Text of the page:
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    • Thanks for the feedback Graham! This summer I have a little project to train recording, transcribing and analysing my own teaching. I hope to share the transcriptions and invite others to help me analyse. I’m inviting couple of neighbors and my daughter to have classes during the week. It will probably be a group of 3 students, but I’m hoping for 5. Not going anywhere this summer, just a swim in the nearby beach and enjoy my house which has a lovely fruit garden. I might as well dedicate few hours to brush up my daughter’s English skills and her friends. Plus, a great opportunity for me to learn something new.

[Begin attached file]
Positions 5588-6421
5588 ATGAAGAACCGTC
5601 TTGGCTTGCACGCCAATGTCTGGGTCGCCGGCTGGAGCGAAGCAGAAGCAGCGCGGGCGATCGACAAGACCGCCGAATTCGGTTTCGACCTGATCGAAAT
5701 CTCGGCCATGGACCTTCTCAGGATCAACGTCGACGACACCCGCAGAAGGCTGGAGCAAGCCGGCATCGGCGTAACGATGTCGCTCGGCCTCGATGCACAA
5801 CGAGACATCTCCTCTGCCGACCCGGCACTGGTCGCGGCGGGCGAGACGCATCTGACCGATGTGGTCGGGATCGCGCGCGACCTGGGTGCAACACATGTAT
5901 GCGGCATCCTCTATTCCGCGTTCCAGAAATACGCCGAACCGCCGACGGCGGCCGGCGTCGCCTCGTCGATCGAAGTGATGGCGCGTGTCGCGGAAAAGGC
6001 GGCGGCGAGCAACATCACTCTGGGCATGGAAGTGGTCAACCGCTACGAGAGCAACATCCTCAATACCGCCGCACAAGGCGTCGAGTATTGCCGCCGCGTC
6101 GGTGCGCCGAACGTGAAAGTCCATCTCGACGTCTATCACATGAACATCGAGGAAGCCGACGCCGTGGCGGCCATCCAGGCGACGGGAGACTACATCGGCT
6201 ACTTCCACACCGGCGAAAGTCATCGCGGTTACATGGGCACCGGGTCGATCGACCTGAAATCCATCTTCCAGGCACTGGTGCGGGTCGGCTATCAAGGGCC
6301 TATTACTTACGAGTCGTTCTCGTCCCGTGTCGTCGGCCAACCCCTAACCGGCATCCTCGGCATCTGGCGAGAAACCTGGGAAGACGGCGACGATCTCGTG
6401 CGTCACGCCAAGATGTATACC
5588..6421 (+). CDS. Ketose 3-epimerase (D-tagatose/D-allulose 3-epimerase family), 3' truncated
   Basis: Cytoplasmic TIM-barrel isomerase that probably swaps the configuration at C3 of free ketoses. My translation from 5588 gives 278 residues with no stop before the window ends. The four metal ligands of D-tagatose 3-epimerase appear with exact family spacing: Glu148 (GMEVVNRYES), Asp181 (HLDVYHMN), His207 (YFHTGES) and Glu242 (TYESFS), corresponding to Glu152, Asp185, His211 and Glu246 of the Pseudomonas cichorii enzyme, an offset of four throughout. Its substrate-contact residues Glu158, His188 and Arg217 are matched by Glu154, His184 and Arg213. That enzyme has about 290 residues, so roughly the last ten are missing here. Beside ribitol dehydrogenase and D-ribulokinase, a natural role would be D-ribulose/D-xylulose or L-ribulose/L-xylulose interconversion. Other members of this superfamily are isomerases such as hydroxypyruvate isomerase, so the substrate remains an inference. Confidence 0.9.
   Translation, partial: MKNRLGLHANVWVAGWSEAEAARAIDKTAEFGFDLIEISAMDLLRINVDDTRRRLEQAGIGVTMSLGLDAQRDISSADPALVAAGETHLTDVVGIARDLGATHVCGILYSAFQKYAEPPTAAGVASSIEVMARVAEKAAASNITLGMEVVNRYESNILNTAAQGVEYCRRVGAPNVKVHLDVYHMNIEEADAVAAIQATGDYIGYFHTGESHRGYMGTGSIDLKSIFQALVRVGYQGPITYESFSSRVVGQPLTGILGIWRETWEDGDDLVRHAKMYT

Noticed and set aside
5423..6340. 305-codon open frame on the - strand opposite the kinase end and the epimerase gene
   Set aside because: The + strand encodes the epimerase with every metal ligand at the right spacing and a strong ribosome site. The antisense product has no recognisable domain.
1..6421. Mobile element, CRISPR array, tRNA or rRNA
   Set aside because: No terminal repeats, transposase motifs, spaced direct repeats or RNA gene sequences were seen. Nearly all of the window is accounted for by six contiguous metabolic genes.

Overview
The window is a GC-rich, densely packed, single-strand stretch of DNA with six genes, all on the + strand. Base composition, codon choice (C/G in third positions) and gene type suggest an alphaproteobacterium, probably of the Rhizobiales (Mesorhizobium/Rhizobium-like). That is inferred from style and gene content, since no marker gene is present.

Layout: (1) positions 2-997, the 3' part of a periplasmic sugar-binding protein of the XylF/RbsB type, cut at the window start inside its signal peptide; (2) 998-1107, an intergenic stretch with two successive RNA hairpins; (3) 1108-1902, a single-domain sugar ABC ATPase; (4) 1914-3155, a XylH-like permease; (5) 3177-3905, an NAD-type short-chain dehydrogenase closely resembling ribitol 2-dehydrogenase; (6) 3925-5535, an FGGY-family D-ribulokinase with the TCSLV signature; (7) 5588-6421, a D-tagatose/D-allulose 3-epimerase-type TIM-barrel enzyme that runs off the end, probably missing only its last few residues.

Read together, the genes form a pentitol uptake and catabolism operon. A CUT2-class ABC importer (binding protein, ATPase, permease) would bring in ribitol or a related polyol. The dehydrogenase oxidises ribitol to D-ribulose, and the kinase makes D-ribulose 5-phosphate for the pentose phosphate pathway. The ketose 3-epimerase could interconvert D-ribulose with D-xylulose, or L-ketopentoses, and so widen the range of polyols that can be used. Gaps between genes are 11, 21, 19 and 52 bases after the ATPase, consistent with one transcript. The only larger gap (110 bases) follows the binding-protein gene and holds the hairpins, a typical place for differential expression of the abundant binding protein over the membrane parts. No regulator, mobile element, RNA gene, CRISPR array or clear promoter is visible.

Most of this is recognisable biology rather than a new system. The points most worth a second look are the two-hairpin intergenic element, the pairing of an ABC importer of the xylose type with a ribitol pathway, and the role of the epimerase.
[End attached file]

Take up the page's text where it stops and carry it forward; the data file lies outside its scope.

I really appreciate you taking the time to read and comment. Thanks!

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  4. Pingback: Taking Mixed Feelings a bit further | ROSE BARD – Teaching Journal

  5. Pingback: Out with the old… | ELT Rants, Reviews, and Reflections